What Is THC? A Look at the Health Benefits and Side Effects

THC, or delta-9 THC, may give symptomatic relief for many conditions, but also causes a high while doing so.

Dr. Abraham Benavides is an international cannabis science advisor, health coach, and full-tuition merit scholar of the GW School of Medicine. Abe pioneered and published first-author research with the Cannabis...

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Illustration of delta-9 THC cannabinoid
Illustration: Layla Selestrini / CBD Oracle
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THC is best known for both its medicinal and psychotropic effects. Nowadays, THC is recommended by healthcare professionals in a majority of states for conditions like chronic pain, nausea, cancer, PTSD, Alzheimer’s, and more. 

Newcomers should be careful when dosing THC, as it correlates with psychoactive effects that can be intense.

The side effects of THC are dose-dependent and may include anxiety, paranoia, intoxication, short-term memory deficit, fast heart rate, and dry mouth. The potential link between cannabis use and psychotic disorders remains debated but merits caution.

What Is THC?

THC is the dominant psychoactive compound in Cannabis, out of almost 150 cannabinoids. Discovered in 1971 by the legendary Dr. Raphael Mechoulam, THC has been therapeutically used for millennia. 

About 20 years later, in the 1990s, we learned that THC works primarily by activating CB1 and CB2 receptors. CB1 locations in the brain correlate with the psychotropic effects of THC, like increasing appetite, mood and euphoria, extinguishing fearful memories, and more. CB2 receptors influence our immune system and support neuronal health.

THC can be delivered by consuming cannabis products in myriad ways, each route with its pros and cons. Thankfully, neither cannabis smoking nor vaping is required to get the benefits of THC, and should be avoided in people with heart or lung conditions. Healthier alternatives like tinctures, edibles, topicals, and more are available in legal markets.

Medical Benefits

In addition to symptomatic relief of the conditions listed above, the strongest evidence behind therapeutic uses of THC is for:

  • Chronic pain: The most commonly cited reason, especially neuropathic
  • Nausea and vomiting: Particularly after chemotherapy (i.e. Dronabinol, Nabilone)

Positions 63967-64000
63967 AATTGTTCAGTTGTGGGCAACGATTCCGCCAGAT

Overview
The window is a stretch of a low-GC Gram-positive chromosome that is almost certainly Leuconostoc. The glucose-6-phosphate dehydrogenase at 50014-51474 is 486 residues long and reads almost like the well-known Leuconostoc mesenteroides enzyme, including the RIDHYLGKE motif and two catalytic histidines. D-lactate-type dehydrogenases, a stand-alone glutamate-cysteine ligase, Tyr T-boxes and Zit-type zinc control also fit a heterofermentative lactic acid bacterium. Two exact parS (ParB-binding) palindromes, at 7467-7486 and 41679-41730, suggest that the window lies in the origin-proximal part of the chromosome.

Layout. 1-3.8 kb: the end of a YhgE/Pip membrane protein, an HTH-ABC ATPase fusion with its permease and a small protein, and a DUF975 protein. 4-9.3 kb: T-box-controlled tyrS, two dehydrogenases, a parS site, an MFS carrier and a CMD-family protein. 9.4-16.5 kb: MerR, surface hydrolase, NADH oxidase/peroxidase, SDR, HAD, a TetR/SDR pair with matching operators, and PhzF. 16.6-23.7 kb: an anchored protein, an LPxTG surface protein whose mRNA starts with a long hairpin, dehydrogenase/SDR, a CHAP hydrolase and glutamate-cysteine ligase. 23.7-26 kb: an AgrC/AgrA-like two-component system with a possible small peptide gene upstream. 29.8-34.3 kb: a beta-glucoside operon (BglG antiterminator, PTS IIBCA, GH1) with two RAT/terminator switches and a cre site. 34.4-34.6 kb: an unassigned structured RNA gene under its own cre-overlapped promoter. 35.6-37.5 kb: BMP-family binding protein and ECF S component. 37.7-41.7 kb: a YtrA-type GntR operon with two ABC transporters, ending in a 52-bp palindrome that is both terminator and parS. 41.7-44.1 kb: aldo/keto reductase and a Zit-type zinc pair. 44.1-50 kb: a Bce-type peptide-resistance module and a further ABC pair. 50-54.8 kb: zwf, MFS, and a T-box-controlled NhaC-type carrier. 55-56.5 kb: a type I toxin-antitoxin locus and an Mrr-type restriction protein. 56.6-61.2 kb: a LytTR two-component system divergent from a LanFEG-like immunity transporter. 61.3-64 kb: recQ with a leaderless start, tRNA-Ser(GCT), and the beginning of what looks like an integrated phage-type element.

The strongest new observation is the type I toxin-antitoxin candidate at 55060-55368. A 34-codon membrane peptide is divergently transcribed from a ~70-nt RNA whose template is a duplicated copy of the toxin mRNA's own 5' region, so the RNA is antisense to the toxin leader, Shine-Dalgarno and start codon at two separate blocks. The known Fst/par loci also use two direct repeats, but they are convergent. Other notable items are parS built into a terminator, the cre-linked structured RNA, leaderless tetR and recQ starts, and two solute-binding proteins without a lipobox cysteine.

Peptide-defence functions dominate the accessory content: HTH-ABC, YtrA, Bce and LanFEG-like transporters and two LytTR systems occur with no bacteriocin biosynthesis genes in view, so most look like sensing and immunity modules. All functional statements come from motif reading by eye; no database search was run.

• Increasing appetite: Natural THC works, and pharmaceutical THC (e.g. Dronabinol) can also be prescribed
  • Muscle spasms: In combination with CBD for MS-related spasticity. Nabiximols (1:1 CBD:THC) is approved in almost 30 other countries 

New research is emerging on its potential for conditions like ADHD and substance use disorders. However, THC is liable to cause tolerance and dependence in a small subset of people, and so cannabis use disorder does exist. CBD may counter THC’s highs and reduce cannabis use.  

Side Effects

People who are beginning their cannabis journey should be careful when it comes to THC. The most noticeable psychoactive features are impairment, euphoria, increased appetite, and intoxication. These side effects may become more intense as the dose increases, and could turn into dysphoria, paranoia, and anxiety. 

Psychotropic side effects may be accompanied by physical effects like:

  • Fast heart rate
  • Dizziness upon standing
  • Sedation or drowsiness
  • Dry mouth and dry, red eyes

Will THC Get You High?

Yes, THC can get you high, and the duration of the high depends on the route of administration. THC impairment typically has a window of ~3 to 10 hours after use, with oral THC producing longer and stronger effects than inhaled forms. THC should not be given to children, pets, and pregnant or breastfeeding people.

Importantly, hemp is high in CBD and very low in THC, so it cannot deliver enough THC to get you high unless contaminated.

RELATED: CBD vs. THC: Benefits, Side Effects, and Legality


THC is a special compound that people most often associate with cannabis. There are many reasons to use THC, but it’s just one piece of the story of Cannabis.